Do you ever find longer articles on the internet and wish you could take them with you to read on the bus or something? I used to print them out at work and do just that. Now I don’t have access to a laser printer, so that’s not a solution. Anyway, I usually ended up just throwing the paper out afterwards, unless I could find someone to pass the articles on to.
Well, the other day I did a little search and came up with a solution. You can download all that text, save it as a plain text file and put it on the iPod! This blogger provides full instructions, including a link to this site, which converts large text files into linked 4kb files that the iPod Notes facility will accept. The print on the iPod screen is awful small, but clear enough for even me to read.
One tip I can add is, if you are downloading http from the web, copy it and ‘Edit\Paste special’ as ‘Unformatted text’ into a Word document, then Save as Plain text. The paste special gets rid of all the http formatting junk. If you do this a lot, try downloading Steve Miller’s brilliant little PureText application, which lets you assign a key to accomplish the paste special in one keystroke.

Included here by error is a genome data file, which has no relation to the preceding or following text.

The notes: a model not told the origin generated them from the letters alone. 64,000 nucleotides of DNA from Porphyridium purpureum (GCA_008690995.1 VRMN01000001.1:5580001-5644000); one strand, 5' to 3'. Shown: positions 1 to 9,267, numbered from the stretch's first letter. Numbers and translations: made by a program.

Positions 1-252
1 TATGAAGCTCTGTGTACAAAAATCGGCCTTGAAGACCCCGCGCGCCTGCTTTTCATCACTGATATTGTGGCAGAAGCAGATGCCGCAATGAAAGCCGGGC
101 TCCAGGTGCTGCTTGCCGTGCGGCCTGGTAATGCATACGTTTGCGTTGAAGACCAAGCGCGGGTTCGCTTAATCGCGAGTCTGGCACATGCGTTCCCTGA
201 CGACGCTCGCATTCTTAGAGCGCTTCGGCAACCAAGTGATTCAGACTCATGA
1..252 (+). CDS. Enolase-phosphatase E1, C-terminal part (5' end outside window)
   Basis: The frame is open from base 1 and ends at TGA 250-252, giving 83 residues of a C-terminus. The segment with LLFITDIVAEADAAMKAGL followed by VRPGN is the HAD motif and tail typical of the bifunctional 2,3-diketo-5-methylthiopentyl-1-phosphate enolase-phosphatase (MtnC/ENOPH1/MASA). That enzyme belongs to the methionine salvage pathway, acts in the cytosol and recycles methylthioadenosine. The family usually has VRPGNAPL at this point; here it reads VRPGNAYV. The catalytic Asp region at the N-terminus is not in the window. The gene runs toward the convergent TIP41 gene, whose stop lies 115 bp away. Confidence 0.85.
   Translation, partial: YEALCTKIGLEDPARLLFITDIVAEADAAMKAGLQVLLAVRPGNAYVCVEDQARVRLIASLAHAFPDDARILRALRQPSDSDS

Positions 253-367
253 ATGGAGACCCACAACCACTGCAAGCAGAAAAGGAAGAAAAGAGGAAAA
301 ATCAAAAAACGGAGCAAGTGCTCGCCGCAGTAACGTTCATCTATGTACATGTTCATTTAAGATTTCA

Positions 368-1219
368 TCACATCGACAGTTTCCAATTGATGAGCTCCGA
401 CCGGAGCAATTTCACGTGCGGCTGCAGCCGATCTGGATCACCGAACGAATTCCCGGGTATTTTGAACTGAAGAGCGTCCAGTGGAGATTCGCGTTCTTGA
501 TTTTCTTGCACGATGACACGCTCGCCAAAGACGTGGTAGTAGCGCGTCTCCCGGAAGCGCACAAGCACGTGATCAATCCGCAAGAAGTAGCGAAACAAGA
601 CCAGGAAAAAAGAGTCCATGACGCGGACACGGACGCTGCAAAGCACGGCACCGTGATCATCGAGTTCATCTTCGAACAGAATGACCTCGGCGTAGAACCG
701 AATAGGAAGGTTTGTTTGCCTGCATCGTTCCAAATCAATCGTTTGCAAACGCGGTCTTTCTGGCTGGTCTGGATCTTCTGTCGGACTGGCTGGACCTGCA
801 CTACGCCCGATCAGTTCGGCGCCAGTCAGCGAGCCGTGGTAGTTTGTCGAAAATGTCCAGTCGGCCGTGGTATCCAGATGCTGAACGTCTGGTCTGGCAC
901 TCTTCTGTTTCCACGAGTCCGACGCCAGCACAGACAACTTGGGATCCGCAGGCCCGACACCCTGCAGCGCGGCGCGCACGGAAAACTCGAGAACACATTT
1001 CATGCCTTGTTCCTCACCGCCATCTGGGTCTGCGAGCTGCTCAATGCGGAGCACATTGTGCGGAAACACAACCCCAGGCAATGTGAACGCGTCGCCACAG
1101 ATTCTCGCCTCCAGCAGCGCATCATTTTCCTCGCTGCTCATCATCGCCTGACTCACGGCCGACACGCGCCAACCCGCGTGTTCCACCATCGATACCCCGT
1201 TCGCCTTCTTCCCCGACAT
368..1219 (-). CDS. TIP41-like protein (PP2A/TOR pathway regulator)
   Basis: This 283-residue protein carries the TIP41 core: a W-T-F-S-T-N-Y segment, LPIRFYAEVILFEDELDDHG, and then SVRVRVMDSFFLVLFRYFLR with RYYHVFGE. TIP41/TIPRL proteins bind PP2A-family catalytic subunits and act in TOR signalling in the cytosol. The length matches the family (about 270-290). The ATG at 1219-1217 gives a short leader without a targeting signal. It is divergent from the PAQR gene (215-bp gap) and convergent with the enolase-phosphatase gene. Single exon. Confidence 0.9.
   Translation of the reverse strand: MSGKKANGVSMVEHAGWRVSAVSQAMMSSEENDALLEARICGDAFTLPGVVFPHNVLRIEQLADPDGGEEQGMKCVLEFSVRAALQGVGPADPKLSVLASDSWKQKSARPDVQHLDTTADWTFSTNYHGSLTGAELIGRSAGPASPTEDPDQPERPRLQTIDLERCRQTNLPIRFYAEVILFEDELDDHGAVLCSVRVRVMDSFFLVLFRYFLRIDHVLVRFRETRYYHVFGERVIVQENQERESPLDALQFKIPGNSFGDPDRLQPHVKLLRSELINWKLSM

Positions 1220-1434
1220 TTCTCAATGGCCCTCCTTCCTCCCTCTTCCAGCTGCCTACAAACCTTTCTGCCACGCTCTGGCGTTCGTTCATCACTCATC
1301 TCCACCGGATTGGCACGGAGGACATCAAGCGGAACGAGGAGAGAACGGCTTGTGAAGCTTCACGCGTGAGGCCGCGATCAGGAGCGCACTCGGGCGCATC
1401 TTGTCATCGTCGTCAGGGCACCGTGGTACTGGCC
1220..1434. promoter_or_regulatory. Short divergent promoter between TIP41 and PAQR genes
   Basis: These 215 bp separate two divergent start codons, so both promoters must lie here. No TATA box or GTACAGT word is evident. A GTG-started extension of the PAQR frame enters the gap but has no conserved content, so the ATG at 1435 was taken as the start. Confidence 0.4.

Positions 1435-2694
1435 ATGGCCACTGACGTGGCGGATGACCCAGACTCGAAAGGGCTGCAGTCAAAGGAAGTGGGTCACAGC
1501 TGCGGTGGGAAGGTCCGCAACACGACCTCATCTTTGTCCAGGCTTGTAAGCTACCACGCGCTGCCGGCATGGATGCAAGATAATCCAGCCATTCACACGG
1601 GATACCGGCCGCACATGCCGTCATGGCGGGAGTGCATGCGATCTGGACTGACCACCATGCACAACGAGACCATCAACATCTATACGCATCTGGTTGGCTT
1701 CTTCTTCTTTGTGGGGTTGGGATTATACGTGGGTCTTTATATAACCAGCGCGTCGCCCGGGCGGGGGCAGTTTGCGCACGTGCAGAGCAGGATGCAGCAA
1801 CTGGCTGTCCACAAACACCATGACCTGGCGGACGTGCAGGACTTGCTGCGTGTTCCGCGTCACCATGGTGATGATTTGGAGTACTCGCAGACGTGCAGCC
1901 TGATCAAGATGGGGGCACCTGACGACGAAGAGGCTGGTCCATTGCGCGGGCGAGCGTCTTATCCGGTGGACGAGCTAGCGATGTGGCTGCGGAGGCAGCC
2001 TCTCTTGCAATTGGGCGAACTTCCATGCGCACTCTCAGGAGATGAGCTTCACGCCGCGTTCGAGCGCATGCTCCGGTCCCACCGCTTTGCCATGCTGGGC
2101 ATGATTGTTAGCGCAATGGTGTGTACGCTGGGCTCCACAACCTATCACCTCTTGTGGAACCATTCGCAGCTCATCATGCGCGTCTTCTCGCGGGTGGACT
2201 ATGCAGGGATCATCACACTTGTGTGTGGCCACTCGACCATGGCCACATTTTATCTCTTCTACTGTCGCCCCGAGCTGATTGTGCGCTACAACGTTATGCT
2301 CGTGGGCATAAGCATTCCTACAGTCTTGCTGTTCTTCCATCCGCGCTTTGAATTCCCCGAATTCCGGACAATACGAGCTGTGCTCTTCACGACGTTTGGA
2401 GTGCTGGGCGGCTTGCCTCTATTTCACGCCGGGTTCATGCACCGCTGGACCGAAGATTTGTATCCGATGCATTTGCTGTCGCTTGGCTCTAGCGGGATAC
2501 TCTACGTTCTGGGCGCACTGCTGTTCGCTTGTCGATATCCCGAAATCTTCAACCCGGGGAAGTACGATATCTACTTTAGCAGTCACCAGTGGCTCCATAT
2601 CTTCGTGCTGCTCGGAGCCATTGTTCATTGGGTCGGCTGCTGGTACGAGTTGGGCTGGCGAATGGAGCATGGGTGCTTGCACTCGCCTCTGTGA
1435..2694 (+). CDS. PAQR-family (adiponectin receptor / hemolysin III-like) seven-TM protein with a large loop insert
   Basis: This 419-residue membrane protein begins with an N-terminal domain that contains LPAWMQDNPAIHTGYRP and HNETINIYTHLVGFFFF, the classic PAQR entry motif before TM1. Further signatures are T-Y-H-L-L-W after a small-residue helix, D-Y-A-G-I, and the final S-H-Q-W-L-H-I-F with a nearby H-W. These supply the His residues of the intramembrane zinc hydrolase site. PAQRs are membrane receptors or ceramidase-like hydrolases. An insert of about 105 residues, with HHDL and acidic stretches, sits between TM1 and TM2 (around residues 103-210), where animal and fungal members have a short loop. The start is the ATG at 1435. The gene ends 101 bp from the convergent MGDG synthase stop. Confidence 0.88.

And if you need sources of text to read, perhaps the most amazing resource on the web is the Marxist Internet Archive, a gigantic library of essential and not so essential reading, including, for example, the Helen Keller archive! It’s definitely worth spending some time exploring the site, which is also available on DVD.
Actually, this might be an opportune time to recommend ‘the four essential classic pamphlets’:
The Communist manifesto (of course!)
Reform or revolution (Luxemburg’s comprehensive rebuttal of the whole reformist project)
State and revolution (Lenin’s explanation why we can’t turn the bourgeois state to our own purposes)
Project Gutenberg has been going for at least 20 years or so and claims 19,000 free books.Most of it won’t save as plain text, so probably isn’t suitable for the iPod, but for the scholarly, almost all your favourite Greek and Latin authors, many in English translation , as well, along with such classic reference works as Liddell and Scott, and Slater’s Lexicon to Pindar. Sanskrit texts, along with Monier Williams…